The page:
'Confession of Judgement' Is Crucial for Small Business Growth
This month, roughly 500,000 Americans will start their own businesses. Sadly, many of these entrepreneurs won't succeed. About 20 percent of new companies fail in their first year. Only half survive five years.
Some states are making entrepreneurs' lives even harder by weakening legal contracts known as "confessions of judgment." Without the ability to sign confessions of judgment, small business owners may be unable to obtain merchant cash advances, a popular form of financing.
This interference is uncalled for. Business owners are perfectly capable of making their own financial and legal decisions.
Jumpstarting a business is exhilarating. But it's also challenging, especially since many banks won't lend to young firms. In July, big banks rejected 75 percent of small business loan applications. Even community banks rejected more than half of applications.
As a result, entrepreneurs often turn to alternative sources of financing when they need to purchase new equipment or meet payroll. One of the most common options is a "merchant cash advance" from financial technology companies. These fintech companies can offer entrepreneurs tens of thousands of dollars or more within a matter of days. In return, entrepreneurs give fintech companies a percentage of future sales until they've paid back the cash advance and associated fees.
Merchant cash advances differ from traditional business loans. When banks make a loan, they often demand the entrepreneur offer a building or equipment as collateral. If the entrepreneur defaults on the loan, banks can seize those assets to recover their money.
By contrast, fintech firms take on far more risk. They're offering a lump sum of cash in return for a share of an entrepreneur's future revenues. If the entrepreneur suffers setbacks and revenues decline, the fintech firm may wait far longer to be repaid. And if the business fails, there's a chance the fintech firm will never recoup its money. But they do not seize or sue to take someone’s home, car or unrelated assets.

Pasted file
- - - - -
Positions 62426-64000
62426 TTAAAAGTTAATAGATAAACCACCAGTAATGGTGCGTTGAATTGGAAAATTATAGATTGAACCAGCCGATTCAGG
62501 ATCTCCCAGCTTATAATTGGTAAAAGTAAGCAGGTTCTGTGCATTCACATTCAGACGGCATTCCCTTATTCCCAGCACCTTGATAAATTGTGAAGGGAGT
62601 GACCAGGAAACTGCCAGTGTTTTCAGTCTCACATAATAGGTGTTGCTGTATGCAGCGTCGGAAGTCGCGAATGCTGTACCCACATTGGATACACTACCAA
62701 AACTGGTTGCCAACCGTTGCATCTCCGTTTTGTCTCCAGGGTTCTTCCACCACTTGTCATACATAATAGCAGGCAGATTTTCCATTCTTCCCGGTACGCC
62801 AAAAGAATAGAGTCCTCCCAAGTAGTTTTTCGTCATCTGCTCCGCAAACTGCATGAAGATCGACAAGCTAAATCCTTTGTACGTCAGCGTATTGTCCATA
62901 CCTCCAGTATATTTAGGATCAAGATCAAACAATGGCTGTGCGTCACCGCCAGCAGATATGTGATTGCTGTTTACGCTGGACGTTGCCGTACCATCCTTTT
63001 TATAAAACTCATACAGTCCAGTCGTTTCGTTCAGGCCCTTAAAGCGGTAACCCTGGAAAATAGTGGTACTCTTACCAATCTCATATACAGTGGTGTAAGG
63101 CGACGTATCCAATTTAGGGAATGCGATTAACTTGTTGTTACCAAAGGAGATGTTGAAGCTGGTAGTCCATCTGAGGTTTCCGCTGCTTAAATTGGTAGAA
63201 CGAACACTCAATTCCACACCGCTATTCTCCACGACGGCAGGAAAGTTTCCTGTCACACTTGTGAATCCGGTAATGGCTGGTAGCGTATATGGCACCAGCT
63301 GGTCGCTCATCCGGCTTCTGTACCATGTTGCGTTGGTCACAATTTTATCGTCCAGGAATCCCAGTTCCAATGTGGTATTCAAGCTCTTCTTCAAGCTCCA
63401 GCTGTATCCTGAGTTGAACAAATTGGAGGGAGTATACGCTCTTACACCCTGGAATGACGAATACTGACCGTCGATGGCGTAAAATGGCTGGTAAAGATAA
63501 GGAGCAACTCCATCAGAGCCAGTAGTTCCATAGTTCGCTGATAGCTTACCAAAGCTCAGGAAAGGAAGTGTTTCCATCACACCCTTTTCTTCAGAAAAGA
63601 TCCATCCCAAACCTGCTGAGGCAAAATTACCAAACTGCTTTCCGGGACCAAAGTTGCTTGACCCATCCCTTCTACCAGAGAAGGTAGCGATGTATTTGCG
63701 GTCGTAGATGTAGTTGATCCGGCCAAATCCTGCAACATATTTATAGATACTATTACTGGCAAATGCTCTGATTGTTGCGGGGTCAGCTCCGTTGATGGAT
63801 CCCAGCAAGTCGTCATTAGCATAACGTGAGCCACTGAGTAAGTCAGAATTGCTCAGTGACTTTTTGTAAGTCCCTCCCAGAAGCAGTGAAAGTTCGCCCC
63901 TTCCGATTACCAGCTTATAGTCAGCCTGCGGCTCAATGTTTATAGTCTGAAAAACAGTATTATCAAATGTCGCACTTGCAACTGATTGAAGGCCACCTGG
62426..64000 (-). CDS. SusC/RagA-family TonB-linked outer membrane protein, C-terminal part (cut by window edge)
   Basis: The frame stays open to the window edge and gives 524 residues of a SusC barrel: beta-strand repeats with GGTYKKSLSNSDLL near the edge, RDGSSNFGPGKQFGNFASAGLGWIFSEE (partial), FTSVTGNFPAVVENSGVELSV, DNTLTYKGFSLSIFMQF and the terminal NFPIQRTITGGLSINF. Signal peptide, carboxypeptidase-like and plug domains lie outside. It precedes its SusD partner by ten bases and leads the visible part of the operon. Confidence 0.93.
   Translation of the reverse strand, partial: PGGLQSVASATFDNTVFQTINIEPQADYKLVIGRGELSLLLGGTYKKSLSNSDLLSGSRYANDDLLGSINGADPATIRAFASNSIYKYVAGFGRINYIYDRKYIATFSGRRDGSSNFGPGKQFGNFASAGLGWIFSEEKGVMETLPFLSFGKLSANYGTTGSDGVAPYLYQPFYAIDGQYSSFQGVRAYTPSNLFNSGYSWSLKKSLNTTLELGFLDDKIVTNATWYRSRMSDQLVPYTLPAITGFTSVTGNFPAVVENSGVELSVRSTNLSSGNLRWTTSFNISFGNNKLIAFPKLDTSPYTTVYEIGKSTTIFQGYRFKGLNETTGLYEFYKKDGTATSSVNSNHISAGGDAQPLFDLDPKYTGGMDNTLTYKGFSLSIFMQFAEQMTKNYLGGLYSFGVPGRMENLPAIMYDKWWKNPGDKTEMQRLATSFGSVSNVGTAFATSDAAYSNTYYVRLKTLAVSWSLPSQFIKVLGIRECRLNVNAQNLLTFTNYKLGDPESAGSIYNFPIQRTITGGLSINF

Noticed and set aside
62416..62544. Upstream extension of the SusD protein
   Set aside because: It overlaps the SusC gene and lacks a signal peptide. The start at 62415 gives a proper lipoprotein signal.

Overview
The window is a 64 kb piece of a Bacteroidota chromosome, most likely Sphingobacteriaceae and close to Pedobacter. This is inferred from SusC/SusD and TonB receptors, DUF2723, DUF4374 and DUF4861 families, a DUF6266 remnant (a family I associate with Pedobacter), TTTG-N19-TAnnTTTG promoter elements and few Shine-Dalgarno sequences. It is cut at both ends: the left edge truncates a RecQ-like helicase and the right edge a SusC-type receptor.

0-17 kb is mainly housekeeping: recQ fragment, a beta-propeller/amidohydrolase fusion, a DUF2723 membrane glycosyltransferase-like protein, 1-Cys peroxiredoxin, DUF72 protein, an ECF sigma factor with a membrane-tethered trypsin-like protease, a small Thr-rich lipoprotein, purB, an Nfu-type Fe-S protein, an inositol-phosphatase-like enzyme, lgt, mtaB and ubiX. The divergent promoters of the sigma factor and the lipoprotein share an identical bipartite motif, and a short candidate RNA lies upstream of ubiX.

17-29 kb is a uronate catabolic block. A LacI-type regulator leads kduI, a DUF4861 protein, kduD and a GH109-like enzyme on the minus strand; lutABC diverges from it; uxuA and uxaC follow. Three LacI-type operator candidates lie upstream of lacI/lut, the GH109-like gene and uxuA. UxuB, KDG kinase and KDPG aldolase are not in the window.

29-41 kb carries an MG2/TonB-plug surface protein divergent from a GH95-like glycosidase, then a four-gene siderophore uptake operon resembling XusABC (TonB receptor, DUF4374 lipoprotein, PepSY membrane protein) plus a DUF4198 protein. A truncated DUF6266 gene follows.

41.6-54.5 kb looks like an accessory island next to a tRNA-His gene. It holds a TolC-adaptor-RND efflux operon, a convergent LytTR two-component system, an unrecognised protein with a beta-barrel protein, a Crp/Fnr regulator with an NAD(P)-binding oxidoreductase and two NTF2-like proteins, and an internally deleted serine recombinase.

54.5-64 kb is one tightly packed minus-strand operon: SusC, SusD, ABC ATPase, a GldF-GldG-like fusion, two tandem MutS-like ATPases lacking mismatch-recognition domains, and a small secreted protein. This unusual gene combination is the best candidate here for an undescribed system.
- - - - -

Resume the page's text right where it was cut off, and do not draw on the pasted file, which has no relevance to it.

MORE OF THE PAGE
Unfortunately, entrepreneurs occasionally embezzle cash advances. To protect themselves from such fraud, fintech firms often require entrepreneurs to sign a "confession of judgement" prior to receiving a cash advance as a part of the advance process.
Confessions of judgement are somewhat similar to prenuptial agreements. Business owners and fintech companies preemptively agree what happens in the event of fraud or some other bad faith behavior -- just as couples preemptively agree how to split their assets in the event of a divorce. For instance, the confession of judgement might stipulate that a fintech firm can garnish 20 percent of a business owner's future income until the advance is paid back.
Here's how a confession of judgement works. The business owner and the fintech company select a mutually agreed upon "attorney in fact." If fraud occurs, the attorney in fact simply submits the confession of judgement to a court and the settlement goes into effect.
This prevents the fintech firm from having to file a lawsuit and spend years proving that fraud was committed. By expediting the legal process, confessions of judgement save fintech companies and taxpayers money that would be wasted on court costs.
More importantly, confessions of judgement give fintech firms the confidence to offer financing to small businesses with less than perfect credit. Without merchant cash advances, many entrepreneurs wouldn't be able to expand and hire new workers.
Unfortunately, some states have started to heavily regulate confessions of judgment. Officials worry that small business owners are unwittingly waiving their right to a trial.
For example, Virginia and Maryland enable small business owners to reopen their confessions of judgement. That means a fintech firm could still be forced to file a lawsuit to receive payment, which defeats the purpose of a confession of judgement in the first place. Ohio lawmakers are considering legislation that would effectively ban fintech firms from including confession of judgement clauses in cash advance contracts.
The assumption behind these policies is that confessions of judgement are a predatory practice -- and that protections are needed to prevent abuse. But that assumption is deeply misinformed.
Business owners are usually well-versed in finance, used to negotiating, and adept at weighing risks and rewards. And like almost all entrepreneurs, they have ready access to lawyers.
Put differently, business owners can be trusted to make their own decisions regarding merchant capital.
Entrepreneurs need more than just ambition, guts, and luck. They also need adequate capital. By weakening confessions of judgement, states are jeopardizing millions of small business owners' access to quick and convenient financing.